Family demands proper burial after dog bodies taken to tip

Sad: Lisa Vidler and Darren Hicks want the bodies of their dogs returned. "They're not animals, they're family members." Picture: Marina Neil
Sad: Lisa Vidler and Darren Hicks want the bodies of their dogs returned. "They're not animals, they're family members." Picture: Marina Neil

A Lake Macquarie family has been left “devastated” after the bodies of their two dogs were taken to the tip, cheating them of the opportunity to say goodbye and lay their pets to rest.

Loss: Bub (pictured) was four years old and Mingh was two years old and in the early stages of pregnancy with her third litter. The dogs were with the family since birth.

Loss: Bub (pictured) was four years old and Mingh was two years old and in the early stages of pregnancy with her third litter. The dogs were with the family since birth.

Darren Hicks said he and his partner Lisa Vidler had “the wind knocked out of our sails” by how Lake Macquarie City Council dealt with their two Staffordshire bull terriers, Bub and pregnant Mingh, after they were hit by a car and died. “Our dogs have been treated as general waste,” Mr Hicks said.

The pair said the dogs escaped from their Belmont South home on the night of Wednesday, November 22.

The next morning, Mr Hicks received a screenshot of a post on a Facebook page, saying the dogs had been struck on the Pacific Highway near Marks Point late on Wednesday night. “If it wasn’t for this post, we still would not know they had been hit.”

Mr Hicks said Ms Vidler’s phone was broken, so he called the council about the bodies and was told staff would check with the rangers. When Mr Hicks called back on Monday he said he was told the bodies had been taken to Awaba and was given a number. “When the man picked up and said ‘Awaba Waste Facility’ I couldn’t believe it,” Mr Hicks said. “He said they probably had two, three or four days’ household garbage on top of them.”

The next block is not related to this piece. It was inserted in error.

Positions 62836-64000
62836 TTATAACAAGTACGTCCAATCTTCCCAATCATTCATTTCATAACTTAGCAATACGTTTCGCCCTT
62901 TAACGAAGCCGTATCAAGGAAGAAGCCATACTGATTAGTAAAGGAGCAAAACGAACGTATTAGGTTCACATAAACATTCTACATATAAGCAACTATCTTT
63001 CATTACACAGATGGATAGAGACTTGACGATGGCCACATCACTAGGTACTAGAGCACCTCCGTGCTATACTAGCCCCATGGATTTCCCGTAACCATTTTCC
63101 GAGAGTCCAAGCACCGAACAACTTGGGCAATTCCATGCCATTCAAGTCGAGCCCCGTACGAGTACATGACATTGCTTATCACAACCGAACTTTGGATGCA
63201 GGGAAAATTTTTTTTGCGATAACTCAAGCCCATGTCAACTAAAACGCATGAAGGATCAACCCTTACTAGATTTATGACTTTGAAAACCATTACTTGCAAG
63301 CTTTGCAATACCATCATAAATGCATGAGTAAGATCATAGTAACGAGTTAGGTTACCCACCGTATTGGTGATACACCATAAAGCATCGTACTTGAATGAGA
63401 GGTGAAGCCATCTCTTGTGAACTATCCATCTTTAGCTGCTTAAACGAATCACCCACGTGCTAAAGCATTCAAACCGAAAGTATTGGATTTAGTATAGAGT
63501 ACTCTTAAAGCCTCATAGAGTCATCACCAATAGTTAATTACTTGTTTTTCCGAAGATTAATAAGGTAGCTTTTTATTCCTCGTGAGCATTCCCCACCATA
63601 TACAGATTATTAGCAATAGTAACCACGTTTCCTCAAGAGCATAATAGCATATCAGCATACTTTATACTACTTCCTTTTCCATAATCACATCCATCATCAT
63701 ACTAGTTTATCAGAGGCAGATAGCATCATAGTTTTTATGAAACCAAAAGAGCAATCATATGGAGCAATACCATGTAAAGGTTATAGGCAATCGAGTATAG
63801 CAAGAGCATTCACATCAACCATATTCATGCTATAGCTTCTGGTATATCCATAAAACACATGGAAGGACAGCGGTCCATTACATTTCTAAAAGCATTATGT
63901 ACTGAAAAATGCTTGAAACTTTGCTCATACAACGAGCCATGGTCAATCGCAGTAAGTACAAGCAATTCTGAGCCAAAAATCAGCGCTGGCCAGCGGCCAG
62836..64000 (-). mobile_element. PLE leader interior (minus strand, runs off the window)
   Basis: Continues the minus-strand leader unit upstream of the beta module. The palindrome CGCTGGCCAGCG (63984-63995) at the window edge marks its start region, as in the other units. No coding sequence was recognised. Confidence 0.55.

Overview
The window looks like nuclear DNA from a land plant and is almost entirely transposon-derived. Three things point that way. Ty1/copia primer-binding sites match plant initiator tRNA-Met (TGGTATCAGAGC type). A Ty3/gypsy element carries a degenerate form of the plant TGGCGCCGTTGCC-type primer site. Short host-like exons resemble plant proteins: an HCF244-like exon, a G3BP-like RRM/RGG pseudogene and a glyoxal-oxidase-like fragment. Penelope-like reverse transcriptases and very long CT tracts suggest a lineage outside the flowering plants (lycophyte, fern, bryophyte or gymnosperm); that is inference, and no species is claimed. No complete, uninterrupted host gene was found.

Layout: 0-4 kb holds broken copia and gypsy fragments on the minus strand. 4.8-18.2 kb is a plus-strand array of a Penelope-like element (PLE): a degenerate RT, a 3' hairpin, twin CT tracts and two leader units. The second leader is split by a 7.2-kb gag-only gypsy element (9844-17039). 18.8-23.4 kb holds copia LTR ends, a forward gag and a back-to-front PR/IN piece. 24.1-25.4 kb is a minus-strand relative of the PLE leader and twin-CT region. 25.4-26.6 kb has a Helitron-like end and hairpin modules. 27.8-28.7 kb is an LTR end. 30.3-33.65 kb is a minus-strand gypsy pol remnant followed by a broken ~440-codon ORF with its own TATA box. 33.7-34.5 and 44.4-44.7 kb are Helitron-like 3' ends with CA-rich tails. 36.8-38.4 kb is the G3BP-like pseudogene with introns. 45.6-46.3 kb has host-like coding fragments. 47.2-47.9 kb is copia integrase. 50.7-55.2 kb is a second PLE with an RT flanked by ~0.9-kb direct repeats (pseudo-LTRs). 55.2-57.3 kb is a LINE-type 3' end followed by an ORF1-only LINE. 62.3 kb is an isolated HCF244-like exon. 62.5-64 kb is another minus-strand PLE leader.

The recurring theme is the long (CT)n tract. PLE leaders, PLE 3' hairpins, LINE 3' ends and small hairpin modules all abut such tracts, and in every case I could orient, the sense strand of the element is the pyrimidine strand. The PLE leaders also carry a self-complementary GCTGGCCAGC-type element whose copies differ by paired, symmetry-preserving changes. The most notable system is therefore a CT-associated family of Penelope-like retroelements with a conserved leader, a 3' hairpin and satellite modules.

A council spokeswoman said an employee had collected the bodies from the roadside late on Wednesday, but only one was found to be microchipped. “A search of the companion animals register showed it was owned by a person at a Windale address [where the family previous lived],” the spokeswoman said. “Early on Thursday morning, council’s ranger attempted numerous times to contact the owner on the mobile number provided however the phone number wasn’t working.”

She said the bodies were taken to Awaba the same day.

“If council is unable to make contact with the animal’s owner to determine their wishes, deceased animals are taken to the Awaba Waste Management Facility for burial and covered with soil. The council appreciates that the loss of loved animals is an emotional and traumatic time for owners and their families. Unfortunately both dogs have been buried and cannot be easily recovered.”

She said it was important for owners to notify council if their address or contact details had changed.

“Council rangers scan any found animals and make all attempts to return them to their owners,” she said.

“Having your dog microchipped and tagged ensures council rangers can easily identify and return animals to their rightful owners.”